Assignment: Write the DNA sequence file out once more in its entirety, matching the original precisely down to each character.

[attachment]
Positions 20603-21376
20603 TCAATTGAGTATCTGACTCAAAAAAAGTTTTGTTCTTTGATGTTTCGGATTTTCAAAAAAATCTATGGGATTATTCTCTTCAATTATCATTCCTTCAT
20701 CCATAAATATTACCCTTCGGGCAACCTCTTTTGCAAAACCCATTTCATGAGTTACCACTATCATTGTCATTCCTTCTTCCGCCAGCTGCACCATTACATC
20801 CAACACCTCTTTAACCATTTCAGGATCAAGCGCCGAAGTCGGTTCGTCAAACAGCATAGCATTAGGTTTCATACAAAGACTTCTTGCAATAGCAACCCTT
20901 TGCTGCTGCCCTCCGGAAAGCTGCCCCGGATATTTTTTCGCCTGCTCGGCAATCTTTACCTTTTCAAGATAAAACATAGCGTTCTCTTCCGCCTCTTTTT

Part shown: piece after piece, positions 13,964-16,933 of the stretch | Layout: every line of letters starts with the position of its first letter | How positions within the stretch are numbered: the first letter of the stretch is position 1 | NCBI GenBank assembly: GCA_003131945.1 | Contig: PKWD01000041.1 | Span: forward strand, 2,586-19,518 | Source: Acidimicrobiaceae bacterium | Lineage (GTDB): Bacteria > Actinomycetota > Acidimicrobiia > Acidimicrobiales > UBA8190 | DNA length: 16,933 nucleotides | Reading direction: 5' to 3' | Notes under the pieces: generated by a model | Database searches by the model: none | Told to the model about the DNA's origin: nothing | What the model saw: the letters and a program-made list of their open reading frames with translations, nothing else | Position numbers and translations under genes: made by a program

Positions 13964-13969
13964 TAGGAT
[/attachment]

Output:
Positions 20603-21376
20603 TCAATTGAGTATCTGACTCAAAAAAAGTTTTGTTCTTTGATGTTTCGGATTTTCAAAAAAATCTATGGGATTATTCTCTTCAATTATCATTCCTTCAT
20701 CCATAAATATTACCCTTCGGGCAACCTCTTTTGCAAAACCCATTTCATGAGTTACCACTATCATTGTCATTCCTTCTTCCGCCAGCTGCACCATTACATC
20801 CAACACCTCTTTAACCATTTCAGGATCAAGCGCCGAAGTCGGTTCGTCAAACAGCATAGCATTAGGTTTCATACAAAGACTTCTTGCAATAGCAACCCTT
20901 TGCTGCTGCCCTCCGGAAAGCTGCCCCGGATATTTTTTCGCCTGCTCGGCAATCTTTACCTTTTCAAGATAAAACATAGCGTTCTCTTCCGCCTCTTTTT

Part shown: piece after piece, positions 13,964-16,933 of the stretch | Layout: every line of letters starts with the position of its first letter | How positions within the stretch are numbered: the first letter of the stretch is position 1 | NCBI GenBank assembly: GCA_003131945.1 | Contig: PKWD01000041.1 | Span: forward strand, 2,586-19,518 | Source: Acidimicrobiaceae bacterium | Lineage (GTDB): Bacteria > Actinomycetota > Acidimicrobiia > Acidimicrobiales > UBA8190 | DNA length: 16,933 nucleotides | Reading direction: 5' to 3' | Notes under the pieces: generated by a model | Database searches by the model: none | Told to the model about the DNA's origin: nothing | What the model saw: the letters and a program-made list of their open reading frames with translations, nothing else | Position numbers and translations under genes: made by a program

Positions 13964-13969
13964 TAGGAT